The price drops seen across the raw steels sector tracked by MetalMiner’s weekly steel price index can be attributed to a number of factors, but a few key indicators point to the “why”s:
- Every single Leading Economic Indicator (LEI) released by the Conference Board (a total of 11 entities, comprising countries and regions), is in the red — save for China. The US and Australia, reported today, are down 0.3 percent and 1.4 percent, respectively. Even China, however, is up only 1.1 percent — and we know what the China slowdown could mean.
- Also, BHP Billiton reported increased iron ore production recently, a total of 176 million tons up to June this year, exceeding the previously expected figure of 167 million tons. But this increased iron ore output seems to clash with the company’s own view (held by Rio Tinto as well) that both the global economy and China demand are not robust enough in the medium term to merit the increase — this could have an adverse effect on iron ore price. According to the FT, BHP has said back in March that it’s worried about “flattening iron ore demand from China.”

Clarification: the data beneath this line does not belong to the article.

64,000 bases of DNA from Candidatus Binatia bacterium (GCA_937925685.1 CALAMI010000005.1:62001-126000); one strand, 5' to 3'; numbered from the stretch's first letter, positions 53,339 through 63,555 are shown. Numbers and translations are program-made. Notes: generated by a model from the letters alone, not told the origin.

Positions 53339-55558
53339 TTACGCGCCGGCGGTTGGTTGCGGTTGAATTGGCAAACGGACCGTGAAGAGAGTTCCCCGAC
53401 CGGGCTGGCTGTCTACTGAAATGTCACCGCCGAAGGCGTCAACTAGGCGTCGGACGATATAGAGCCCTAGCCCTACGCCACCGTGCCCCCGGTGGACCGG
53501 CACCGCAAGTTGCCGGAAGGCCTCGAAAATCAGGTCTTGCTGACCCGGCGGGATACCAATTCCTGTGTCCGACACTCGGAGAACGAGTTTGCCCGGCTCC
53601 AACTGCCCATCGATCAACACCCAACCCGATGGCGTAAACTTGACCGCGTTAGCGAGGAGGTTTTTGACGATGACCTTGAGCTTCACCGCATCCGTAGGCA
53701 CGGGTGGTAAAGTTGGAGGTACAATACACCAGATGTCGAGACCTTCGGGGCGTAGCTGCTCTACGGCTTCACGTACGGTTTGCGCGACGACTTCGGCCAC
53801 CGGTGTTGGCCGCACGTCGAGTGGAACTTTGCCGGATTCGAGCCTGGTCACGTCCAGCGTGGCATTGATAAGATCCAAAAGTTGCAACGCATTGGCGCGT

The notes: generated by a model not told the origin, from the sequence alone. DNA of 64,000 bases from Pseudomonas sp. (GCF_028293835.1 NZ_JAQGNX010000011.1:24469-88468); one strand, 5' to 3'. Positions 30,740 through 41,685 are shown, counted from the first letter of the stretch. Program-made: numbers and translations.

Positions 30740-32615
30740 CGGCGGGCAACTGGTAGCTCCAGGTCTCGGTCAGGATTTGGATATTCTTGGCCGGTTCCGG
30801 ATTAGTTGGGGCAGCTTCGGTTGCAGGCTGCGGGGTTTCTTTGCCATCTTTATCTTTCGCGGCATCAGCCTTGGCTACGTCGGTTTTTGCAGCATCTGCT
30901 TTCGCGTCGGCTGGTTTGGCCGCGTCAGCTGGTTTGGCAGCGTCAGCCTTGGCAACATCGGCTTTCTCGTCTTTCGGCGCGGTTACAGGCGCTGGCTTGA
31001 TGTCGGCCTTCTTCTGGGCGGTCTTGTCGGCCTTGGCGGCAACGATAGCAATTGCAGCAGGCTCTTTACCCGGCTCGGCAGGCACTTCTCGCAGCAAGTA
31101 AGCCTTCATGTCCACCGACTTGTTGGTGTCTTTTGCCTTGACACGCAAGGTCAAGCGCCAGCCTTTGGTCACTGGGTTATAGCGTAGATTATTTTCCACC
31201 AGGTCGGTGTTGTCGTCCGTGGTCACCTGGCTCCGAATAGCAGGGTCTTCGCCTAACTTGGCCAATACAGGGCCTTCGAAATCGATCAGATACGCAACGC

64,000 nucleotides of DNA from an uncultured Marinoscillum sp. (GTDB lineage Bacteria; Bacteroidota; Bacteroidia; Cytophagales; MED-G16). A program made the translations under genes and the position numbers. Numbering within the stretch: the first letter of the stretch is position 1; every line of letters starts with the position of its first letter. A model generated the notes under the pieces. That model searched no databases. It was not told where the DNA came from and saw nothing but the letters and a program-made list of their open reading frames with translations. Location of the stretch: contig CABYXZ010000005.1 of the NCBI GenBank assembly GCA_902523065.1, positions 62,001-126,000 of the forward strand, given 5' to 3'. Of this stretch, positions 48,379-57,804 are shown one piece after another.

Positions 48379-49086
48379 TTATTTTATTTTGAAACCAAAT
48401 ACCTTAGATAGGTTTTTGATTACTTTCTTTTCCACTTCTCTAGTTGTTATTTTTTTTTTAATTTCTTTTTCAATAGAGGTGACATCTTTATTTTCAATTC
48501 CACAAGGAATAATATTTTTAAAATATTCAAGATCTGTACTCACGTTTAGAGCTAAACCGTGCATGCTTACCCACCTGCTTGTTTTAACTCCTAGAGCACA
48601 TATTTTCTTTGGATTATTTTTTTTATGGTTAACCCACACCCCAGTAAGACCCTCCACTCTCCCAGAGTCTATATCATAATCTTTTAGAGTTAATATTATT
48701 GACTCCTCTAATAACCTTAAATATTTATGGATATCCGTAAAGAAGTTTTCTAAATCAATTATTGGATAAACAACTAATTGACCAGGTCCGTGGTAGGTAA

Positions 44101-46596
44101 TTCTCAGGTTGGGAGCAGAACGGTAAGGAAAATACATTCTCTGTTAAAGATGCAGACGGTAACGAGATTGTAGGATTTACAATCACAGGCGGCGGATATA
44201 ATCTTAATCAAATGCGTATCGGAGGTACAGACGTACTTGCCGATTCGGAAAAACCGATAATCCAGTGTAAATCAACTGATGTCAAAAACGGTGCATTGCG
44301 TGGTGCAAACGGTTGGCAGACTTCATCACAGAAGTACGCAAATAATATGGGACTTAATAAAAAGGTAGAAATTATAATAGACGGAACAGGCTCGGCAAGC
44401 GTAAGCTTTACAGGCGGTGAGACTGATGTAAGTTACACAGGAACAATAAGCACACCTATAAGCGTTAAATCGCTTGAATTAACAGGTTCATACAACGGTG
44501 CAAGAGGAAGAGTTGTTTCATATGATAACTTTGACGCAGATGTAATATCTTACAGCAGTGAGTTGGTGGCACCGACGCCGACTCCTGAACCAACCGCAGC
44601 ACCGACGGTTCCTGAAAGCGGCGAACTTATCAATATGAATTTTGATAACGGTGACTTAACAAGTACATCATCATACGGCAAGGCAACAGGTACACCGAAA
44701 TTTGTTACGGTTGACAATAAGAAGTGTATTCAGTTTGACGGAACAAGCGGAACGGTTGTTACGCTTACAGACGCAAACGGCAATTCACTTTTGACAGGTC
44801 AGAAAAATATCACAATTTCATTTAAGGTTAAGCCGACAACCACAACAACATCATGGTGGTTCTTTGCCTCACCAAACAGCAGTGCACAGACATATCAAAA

So which prices gained and which lost in the steel complex?
Weekly Steel Price Index Shows Many Drops
The week’s biggest mover on the weekly Raw Steels MMI® was the price of US shredded scrap, which saw a 8.3 percent decline. This week marked the third in a row of declining prices for the metal. The US HRC futures 3-month price rose 0.5 percent over the past week to $638 per short ton. This past week, the spot price of US HRC futures kept quiet, holding at at $605 per short ton.
Chinese steel prices were mixed for the week. The high and low prices of iron ore 58% fines from India ranged in the $130s per dry metric ton. For the third week in a row, the price of Chinese HRC dropped, falling 0.7 percent. Chinese coking coal remained essentially flat from the previous week, and Chinese slab prices were off slightly, down about $13 per metric ton.
Closing out the third week of rising prices, the 3-month price of steel billet increased by 1.3 percent on the LME, landing at $400 per metric ton. Closing at $375 per metric ton, the cash price of steel billet remained unchanged on the LME for the week.
Korean steel prices were flat for the week. Korean steel scrap prices held steady from the previous week under $350 per metric ton. Korean pig iron prices, meanwhile, did not move for the week.
The Raw Steels MMI® collects and weights 13 global steel and raw material price points to provide a unique view into global steel price trends. For more information on the Raw Steels MMI®, how it’s calculated or how your company can use the index, please drop us a note at: info (at) agmetalminer (dot) com.